Thanks for the insight. A lot has been made of the hatchet I carry. It has multiple uses and it is easier to use for digging my hippy hole than an e-tool. In fact, I doubt I will cut anything with it but will use it for hammering and digging.
 

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Thanks for the insight. A lot has been made of the hatchet I carry. It has multiple uses and it is easier to use for digging my hippy hole than an e-tool. In fact, I doubt I will cut anything with it but will use it for hammering and digging.
A hatchet is a heavier tool, but it's hard to argue its value and some (especially in more northern areas/boreal forests) swear by them (or even a larger 19-20" 1.5lb axe) as their one, essential tool. I'm an old student of the late Ron Hood, and a quality tempered knives is more than capable of being used as a digging too "if" needed. Still I try not to abuse my edges unless it's a time-crunch thing and it's all I have. Digging a shallow cat hole? Use a digging stick or add a 0.6oz Deuce of Spades trowel to your kit...;)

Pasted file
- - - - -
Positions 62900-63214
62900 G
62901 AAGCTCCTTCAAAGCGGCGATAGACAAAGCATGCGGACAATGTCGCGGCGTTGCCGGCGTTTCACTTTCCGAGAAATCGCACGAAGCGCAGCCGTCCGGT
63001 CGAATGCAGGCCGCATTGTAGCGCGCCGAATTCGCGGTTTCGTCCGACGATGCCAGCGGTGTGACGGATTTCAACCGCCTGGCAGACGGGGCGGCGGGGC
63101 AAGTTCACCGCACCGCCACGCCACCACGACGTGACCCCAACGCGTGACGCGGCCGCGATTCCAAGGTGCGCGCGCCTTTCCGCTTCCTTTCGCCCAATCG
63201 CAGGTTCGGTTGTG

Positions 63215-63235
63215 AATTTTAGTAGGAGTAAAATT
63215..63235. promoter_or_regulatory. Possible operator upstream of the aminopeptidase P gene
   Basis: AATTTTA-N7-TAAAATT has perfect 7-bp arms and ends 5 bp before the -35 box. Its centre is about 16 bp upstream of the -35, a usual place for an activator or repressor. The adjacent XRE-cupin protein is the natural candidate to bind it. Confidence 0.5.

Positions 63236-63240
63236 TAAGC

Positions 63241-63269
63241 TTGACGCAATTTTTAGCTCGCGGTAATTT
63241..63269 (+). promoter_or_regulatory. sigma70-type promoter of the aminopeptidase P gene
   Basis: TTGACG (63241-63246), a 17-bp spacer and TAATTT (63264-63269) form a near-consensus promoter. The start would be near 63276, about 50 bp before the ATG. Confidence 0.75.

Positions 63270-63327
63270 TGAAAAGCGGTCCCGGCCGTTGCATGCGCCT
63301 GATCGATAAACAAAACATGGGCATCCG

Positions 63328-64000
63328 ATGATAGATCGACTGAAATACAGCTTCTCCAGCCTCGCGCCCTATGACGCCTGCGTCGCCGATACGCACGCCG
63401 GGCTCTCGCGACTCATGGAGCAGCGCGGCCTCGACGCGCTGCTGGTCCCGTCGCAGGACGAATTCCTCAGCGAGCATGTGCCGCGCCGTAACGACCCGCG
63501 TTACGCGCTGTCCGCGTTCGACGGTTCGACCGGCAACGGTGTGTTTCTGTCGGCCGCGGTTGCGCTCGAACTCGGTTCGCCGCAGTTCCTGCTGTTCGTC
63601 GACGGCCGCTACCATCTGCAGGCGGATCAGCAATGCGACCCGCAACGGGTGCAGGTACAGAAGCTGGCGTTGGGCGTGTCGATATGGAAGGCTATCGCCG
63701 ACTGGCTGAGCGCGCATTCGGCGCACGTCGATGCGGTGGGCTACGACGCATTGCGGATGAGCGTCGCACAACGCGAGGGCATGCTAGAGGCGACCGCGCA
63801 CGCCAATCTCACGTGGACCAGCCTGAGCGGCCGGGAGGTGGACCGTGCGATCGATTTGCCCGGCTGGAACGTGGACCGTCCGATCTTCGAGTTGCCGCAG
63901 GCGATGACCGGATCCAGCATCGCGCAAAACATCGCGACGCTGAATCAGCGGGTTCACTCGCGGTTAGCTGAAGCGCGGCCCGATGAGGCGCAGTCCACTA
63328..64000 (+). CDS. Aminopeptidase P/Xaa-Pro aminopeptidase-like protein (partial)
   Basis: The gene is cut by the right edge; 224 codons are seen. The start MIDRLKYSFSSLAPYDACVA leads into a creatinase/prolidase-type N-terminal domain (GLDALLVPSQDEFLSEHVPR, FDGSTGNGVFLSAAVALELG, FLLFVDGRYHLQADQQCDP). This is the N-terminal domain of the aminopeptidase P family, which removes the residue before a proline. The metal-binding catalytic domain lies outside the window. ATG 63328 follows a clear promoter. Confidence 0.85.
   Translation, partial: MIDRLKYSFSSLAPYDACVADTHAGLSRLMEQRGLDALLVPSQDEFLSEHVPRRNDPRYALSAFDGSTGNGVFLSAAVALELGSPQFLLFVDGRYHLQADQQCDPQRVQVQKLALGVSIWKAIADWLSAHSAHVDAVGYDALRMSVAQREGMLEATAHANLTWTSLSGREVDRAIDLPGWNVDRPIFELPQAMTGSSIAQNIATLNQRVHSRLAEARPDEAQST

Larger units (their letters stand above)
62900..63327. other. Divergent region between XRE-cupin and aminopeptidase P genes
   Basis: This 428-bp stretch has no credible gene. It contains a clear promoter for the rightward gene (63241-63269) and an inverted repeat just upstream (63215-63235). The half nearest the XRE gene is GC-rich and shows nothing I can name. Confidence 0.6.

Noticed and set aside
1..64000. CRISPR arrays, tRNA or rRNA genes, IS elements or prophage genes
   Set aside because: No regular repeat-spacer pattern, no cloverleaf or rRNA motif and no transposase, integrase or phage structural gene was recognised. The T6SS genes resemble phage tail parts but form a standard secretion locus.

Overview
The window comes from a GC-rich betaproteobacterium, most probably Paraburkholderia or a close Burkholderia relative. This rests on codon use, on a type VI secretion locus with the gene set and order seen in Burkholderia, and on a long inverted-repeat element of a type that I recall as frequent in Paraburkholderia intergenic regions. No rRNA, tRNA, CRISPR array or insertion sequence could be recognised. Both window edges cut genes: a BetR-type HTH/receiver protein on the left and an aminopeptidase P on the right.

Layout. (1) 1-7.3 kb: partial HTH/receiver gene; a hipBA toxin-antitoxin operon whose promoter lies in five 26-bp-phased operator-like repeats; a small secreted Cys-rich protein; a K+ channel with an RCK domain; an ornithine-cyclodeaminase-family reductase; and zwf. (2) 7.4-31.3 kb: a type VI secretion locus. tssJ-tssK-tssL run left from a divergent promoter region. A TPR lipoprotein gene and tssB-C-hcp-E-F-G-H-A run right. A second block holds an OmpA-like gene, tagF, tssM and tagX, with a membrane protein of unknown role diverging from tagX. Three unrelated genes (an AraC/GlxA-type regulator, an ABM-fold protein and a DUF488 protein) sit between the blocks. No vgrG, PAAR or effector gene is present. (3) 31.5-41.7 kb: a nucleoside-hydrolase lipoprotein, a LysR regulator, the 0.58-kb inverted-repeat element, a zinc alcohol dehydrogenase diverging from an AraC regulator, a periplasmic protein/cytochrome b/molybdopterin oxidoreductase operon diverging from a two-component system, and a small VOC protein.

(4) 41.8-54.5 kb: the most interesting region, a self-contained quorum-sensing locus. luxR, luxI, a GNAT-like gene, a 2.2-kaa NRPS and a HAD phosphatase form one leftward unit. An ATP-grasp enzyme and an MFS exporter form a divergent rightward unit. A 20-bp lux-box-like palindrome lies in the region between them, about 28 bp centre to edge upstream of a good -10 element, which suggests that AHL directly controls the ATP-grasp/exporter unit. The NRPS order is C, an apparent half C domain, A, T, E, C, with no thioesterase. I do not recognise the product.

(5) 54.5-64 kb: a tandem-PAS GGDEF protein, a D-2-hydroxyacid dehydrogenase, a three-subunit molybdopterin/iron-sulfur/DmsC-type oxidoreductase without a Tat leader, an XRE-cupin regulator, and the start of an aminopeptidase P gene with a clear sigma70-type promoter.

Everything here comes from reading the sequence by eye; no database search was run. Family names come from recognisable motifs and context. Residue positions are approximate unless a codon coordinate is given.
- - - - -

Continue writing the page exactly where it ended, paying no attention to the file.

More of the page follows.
ROCK6
 

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A hatchet is a heavier tool, but it's hard to argue its value and some (especially in more northern areas/boreal forests) swear by them (or even a larger 19-20" 1.5lb axe) as their one, essential tool. I'm an old student of the late Ron Hood, and a quality tempered knives is more than capable of being used as a digging too "if" needed. Still I try not to abuse my edges unless it's a time-crunch thing and it's all I have. Digging a shallow cat hole? Use a digging stick or add a 0.6oz Deuce of Spades trowel to your kit...;)